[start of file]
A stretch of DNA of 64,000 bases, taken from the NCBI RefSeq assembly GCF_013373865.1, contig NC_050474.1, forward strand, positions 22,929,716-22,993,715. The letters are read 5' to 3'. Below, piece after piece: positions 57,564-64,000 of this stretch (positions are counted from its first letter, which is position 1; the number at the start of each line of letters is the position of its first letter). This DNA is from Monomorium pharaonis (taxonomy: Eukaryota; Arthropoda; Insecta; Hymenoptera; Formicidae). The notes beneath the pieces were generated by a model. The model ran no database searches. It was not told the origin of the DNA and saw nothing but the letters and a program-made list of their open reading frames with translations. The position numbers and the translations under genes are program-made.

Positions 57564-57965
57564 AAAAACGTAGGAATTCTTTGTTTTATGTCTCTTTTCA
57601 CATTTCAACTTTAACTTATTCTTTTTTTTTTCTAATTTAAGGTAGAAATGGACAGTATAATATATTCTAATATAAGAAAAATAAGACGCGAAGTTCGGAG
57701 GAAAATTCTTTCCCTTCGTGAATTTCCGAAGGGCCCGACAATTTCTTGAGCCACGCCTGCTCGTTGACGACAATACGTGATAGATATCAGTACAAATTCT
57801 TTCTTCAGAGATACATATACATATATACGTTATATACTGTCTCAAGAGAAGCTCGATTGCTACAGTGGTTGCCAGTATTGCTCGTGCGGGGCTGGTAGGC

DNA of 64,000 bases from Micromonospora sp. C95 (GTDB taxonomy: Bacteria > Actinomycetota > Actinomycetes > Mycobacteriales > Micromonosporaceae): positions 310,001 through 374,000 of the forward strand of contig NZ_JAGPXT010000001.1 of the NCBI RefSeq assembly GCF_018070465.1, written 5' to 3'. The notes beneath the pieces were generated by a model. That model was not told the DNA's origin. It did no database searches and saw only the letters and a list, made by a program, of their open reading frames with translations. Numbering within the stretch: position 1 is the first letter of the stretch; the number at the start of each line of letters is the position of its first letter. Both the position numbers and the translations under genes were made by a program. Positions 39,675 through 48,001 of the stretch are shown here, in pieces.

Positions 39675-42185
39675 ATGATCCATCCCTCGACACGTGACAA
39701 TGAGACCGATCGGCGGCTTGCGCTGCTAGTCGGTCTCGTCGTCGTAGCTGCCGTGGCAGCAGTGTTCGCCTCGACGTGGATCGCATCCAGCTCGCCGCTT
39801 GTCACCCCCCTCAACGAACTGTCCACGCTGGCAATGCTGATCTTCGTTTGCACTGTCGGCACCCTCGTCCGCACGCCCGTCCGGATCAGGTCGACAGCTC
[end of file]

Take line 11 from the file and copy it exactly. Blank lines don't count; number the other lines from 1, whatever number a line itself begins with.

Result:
39801 GTCACCCCCCTCAACGAACTGTCCACGCTGGCAATGCTGATCTTCGTTTGCACTGTCGGCACCCTCGTCCGCACGCCCGTCCGGATCAGGTCGACAGCTC